The core course will introduce students to the theory and practice of the preservation, management and presentation of archaeological sites. The course focuses the ethical issues of site management and explores this through a holistic values-based model of site management planning, as an aid to recognising conflicting interests in the value/use of a site. It explores different approaches to valuing heritage, attitudes towards authenticity, heritage legislation and charters, participatory planning, power in decision-making, approaches to site conservation, interpretation, marketing and sustainable tourism. The role and value of UNESCO World Heritage Sites is explored. Principles are illustrated with a wide variety of international case studies.
Aims of the course
- To debate the ethics of archaeological resource management
- To provide an understanding of the processes that lead to the preparation and implementation of a site management plan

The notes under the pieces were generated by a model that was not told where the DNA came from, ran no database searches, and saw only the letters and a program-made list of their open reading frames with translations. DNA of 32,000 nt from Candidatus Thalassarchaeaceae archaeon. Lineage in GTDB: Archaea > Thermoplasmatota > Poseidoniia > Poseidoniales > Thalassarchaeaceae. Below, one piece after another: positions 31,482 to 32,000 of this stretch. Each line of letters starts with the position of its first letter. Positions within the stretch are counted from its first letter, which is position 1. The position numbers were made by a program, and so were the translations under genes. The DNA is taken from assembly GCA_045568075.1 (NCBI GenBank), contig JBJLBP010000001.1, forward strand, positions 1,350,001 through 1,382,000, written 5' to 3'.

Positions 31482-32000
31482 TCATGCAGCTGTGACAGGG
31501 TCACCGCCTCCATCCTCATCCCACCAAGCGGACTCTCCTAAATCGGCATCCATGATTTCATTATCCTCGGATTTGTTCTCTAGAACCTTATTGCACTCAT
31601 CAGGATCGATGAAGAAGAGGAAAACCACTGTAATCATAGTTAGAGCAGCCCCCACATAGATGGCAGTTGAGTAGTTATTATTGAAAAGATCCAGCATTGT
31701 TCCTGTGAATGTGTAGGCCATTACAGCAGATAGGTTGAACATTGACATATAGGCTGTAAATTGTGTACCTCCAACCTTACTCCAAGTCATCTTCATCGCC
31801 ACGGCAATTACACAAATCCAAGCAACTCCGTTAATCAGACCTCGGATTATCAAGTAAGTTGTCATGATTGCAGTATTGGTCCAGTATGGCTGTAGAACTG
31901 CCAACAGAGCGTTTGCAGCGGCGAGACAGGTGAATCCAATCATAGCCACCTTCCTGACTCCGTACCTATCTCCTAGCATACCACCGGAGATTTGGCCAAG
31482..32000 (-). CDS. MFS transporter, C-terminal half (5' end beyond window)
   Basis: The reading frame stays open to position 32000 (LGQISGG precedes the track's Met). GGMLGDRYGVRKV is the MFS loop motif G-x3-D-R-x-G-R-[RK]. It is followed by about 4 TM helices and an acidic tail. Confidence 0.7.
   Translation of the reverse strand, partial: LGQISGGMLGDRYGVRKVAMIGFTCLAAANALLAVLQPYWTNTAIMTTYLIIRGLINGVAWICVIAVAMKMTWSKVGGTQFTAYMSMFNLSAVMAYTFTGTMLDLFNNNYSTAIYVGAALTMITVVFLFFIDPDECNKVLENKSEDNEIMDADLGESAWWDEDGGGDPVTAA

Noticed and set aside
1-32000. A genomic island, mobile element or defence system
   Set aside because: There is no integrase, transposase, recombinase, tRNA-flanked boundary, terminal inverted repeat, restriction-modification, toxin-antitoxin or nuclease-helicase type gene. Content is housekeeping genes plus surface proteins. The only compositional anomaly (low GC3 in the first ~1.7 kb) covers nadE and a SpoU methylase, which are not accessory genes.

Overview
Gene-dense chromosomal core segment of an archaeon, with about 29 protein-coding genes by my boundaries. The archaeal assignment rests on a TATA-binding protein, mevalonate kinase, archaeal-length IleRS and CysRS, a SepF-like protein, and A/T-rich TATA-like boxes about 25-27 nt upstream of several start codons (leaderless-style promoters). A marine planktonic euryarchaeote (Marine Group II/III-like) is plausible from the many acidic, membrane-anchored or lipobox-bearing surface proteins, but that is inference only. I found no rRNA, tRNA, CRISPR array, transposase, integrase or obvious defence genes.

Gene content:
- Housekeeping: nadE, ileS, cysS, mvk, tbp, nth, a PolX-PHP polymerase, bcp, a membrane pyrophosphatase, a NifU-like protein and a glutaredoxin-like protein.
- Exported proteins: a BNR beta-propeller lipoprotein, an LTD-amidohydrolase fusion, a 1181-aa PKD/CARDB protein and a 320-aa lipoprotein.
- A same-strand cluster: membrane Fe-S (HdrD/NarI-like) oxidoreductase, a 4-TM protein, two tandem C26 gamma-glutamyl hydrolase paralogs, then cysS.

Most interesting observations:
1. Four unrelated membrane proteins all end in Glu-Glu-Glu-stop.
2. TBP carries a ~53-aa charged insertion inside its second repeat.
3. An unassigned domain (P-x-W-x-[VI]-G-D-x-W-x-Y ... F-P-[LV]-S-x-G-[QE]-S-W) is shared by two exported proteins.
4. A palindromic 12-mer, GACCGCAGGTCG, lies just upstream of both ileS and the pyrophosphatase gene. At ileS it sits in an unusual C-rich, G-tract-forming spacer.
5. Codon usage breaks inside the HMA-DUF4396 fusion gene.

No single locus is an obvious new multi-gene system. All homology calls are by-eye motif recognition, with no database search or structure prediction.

- To equip the students with the theory and practice needed to carry out similar processes
- To facilitate debate on the theory and methodology of value-based management planning processes
- To demonstrate the need for site management planning as a holistic tool
- To provide students with an understanding of the tools and the techniques for developing and implementing a site management plan
By the end of the course students should be able to demonstrate:
- Observation and critical reflection
- Application of acquired knowledge
- Written and oral presentation skills
The course is taught through lectures, seminars, practical sessions and field visits. At least four fieldtrips will be arranged, to give students greater familiarity with the methods and techniques covered in the course.
- Code: ARCL0108 (formerly ARCLG127)
- Credits: 30
- Coordinator: Tim Williams
- Prerequisite: There are no formal prerequisites for this course.
- Handbook: open»
For registered students
- Moodle page: open»
- Reading list:
- Running in 2018-19